Evaluation of sexuality and violence prevention programs is a crucial aspect of ensuring the programs are useful to the participants and that the stated objectives of the program are met. It is also an important aspect of accountability to funding bodies and organisations that host programs. The development of rigorous evaluation of sexuality and violence prevention programs is in its infancy in Australia and New Zealand. However, both the Victorian Health Promotion Foundation in Australia and the Center for Disease Control in the USA provide important guidelines on the importance of rigorous evaluation of programs.
The Sex & Ethics Program has actively engaged in several types of evaluation since its inception. Throughout the six weeks of the Program, participants are provided with multiple opportunities to discuss their responses to activities and the impact it has on them personally. In addition to this process evaluation the Sex & Ethics Program collects anonymous written feedback from educators who deliver the Program with young people. However the most important aspect of our evaluation method is to collect surveys from participants in the Program at three time periods – at the first session of the Program and again at week 6 of the program. This allows us to assess the knowledge and attitudes before the Program begins and to compare this with the same surveys completed in the final session. However, we go further than this and follow up all participants 6 months after they have completed the Sex & Ethics Program. This is an important aspect of our commitment to high quality sexuality and violence prevention programs. We want to know if the Program is meeting the needs of men and women who participate and what ongoing impact if any it is having on their lives.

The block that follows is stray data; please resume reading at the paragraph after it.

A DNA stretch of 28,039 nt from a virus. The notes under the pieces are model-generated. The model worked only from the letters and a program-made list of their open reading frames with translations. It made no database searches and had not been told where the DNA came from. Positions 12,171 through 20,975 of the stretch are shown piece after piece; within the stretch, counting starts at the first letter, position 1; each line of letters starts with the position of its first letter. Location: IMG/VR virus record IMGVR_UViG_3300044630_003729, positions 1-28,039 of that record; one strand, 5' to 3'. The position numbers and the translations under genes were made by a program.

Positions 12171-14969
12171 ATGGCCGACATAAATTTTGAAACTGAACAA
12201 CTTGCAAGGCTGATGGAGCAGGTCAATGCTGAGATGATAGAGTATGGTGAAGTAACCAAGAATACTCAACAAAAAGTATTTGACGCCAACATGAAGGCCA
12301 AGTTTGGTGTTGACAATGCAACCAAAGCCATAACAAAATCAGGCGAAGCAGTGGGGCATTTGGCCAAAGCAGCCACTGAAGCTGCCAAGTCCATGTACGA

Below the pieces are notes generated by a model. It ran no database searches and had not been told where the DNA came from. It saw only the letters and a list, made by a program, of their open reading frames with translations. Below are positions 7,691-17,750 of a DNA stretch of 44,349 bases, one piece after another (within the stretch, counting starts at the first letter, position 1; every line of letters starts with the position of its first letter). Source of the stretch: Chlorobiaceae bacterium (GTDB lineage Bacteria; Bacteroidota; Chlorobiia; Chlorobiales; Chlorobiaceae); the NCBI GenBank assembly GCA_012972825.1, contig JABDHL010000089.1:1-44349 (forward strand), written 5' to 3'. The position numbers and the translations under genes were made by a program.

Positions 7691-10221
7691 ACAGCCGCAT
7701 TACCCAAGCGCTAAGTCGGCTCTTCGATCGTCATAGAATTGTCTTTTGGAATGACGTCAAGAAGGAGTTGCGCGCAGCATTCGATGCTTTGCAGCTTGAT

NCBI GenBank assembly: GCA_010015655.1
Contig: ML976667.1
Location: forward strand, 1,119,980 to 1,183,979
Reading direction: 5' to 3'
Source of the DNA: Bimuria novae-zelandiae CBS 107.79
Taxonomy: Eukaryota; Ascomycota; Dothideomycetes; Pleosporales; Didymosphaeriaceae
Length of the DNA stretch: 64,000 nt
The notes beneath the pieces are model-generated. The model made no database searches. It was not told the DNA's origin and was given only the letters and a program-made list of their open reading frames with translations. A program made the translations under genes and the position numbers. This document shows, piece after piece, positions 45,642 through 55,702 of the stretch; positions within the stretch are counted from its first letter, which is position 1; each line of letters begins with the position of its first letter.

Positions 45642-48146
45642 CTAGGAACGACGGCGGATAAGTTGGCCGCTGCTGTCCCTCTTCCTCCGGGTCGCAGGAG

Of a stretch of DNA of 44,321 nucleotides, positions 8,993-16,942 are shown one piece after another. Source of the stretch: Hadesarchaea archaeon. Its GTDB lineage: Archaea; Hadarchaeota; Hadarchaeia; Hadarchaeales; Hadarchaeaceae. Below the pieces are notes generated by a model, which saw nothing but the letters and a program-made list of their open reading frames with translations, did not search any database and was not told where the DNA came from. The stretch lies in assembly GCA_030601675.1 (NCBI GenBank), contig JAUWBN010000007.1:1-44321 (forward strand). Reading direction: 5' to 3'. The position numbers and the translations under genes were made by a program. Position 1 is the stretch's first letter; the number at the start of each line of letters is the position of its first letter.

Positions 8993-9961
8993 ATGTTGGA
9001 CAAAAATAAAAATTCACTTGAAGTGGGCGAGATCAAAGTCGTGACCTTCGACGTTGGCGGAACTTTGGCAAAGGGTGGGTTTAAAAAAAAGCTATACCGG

Since 2006 we have been collecting data from all participants in the Sex & Ethics Program that has received government funding. This has included data collected from diverse populations including men and women from youth services in city and regional locations, university residential colleges, specialist services for lesbian, gay bisexual, transgender and queer young people (LGBTQ); trainee elite footballers and from a very culturally diverse population including Aboriginal, Maori, Pacific Islander and Asian young people.
Go to the Publications page for the most recent program’s impact and results.